|Publication number||US7042594 B1|
|Application number||US 09/521,000|
|Publication date||May 9, 2006|
|Filing date||Mar 7, 2000|
|Priority date||Mar 7, 2000|
|Publication number||09521000, 521000, US 7042594 B1, US 7042594B1, US-B1-7042594, US7042594 B1, US7042594B1|
|Inventors||Julie T Dawe, Bryan P Dawe|
|Original Assignee||Hewlett-Packard Development Company, L.P.|
|Export Citation||BiBTeX, EndNote, RefMan|
|Patent Citations (18), Referenced by (14), Classifications (7), Legal Events (5)|
|External Links: USPTO, USPTO Assignment, Espacenet|
The present invention relates generally to electronic scanning devices, and, more particularly, to a system and method for saving handwriting in a scanned document as an annotation in the document.
Scanning devices are useful in many applications where it is desirable to transfer an image from printed form into electronic form. Scanners capable of reading and converting a page into electronic format have been available for quite some time. Typically, a scanner will electronically read a page and electronically store the information for later presentation and use.
Typically, a scanner will electronically read a page, classify the different types of images on the page and electronically store the information for later presentation and use. The types of classifications of a scanned page typically include text, photographs, drawings, charts, tables, business graphics, equations, handwriting, logos, etc. Alternatively, a user can classify these different parts of a scanned image into regions after the scanner has scanned the page. Some scanners are capable of determining the classifications of particular regions of a scanned page in accordance with predetermined instructions.
Oftentimes, a scanned image includes handwritten comments written directly on the page that is scanned. Conventional scanning techniques and systems scan the entire page and present to a user all of the information in the scanned image that the scanning system deems as relevant. If there is handwriting on the original image, the scanning system might attempt to use an optical character recognition (OCR) program on the handwriting, but this usually results in the handwriting being interpreted as stray markings (i.e., garbage). Alternatively, the handwriting may be saved as an image and presented to the user. In yet another alternative, the handwriting detected in a scanned image may be classified as unusable and eliminated from the scanned image by the processing system.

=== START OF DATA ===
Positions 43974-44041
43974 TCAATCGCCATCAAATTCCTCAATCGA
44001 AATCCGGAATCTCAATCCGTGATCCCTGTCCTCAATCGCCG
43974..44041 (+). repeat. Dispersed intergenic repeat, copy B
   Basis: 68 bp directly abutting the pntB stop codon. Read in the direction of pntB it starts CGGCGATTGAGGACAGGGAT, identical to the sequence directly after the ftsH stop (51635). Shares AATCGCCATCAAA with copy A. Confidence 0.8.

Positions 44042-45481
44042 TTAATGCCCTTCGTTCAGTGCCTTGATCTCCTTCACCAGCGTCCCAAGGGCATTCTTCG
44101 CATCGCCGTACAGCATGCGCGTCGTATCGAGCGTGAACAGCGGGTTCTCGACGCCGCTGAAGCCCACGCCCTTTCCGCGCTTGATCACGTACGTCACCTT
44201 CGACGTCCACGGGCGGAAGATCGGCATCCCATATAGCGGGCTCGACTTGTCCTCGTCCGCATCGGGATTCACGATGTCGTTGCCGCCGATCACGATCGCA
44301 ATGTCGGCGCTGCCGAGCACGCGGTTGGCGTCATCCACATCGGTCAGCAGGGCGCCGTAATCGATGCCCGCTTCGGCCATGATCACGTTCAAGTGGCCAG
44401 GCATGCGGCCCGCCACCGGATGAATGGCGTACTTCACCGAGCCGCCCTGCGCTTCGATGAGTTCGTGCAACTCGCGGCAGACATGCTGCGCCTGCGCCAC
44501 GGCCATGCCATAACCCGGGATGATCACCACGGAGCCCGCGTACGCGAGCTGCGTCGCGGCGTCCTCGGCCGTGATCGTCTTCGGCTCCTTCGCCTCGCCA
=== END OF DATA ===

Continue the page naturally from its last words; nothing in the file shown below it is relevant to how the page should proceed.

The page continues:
Unfortunately, this leads to scanned images that are cluttered and leave the user no manner in which to conveniently remove the handwriting from the scanned image. In a worst case, important handwriting may be eliminated altogether from the scanned image by the processing system.
Therefore, it would be desirable to have the ability to control the manner in which handwriting on a scanned image is saved, and have the ability to present the user with options regarding the manner in which the handwriting is presented in the scanned image.
The invention provides a system and method for saving handwriting in a scanned image as an annotation in the document.
Architecturally, the present invention can be conceptualized as a system for saving handwriting in a scanned image as an annotation. The system includes a scanner, a document analysis and processing software component in communication with the scanner, and automatic annotation logic in communication with the document analysis and processing software component. The automatic annotation logic is configured to detect a region in a scanned image, the region including handwriting, and save the handwriting as an annotation in a document generated from the scanned image.
The present invention may also be conceptualized as a method for saving handwriting in a scanned image as an annotation. The method includes the steps of scanning an image in a scanner, detecting a region in the scanned image, the region including handwriting, and saving the handwriting in the detected region as an annotation in a document generated from the scanned image.
The invention has numerous advantages, a few of which are delineated, hereafter, as merely examples.
An advantage of the invention is that it enables a user of a scanner to control the manner in which handwriting or notations are saved and presented in the document that is generated from the scanned image.
Another advantage of the invention is that it enables the user of a scanner to control the manner in which handwriting or notations are presented in a preview image shown to the user.
Another advantage of the invention is that it improves the appearance of a document saved from a scanned image that includes handwriting or notations.
Another advantage of the invention is that it allows the user of a scanner to view a document generated from a scanned image that contained handwriting or notations without the handwriting or notations so that the look of the original document may be preserved and viewed.
Another advantage of the invention is that because the handwriting is saved as an annotation it is always available to the user in electronic format.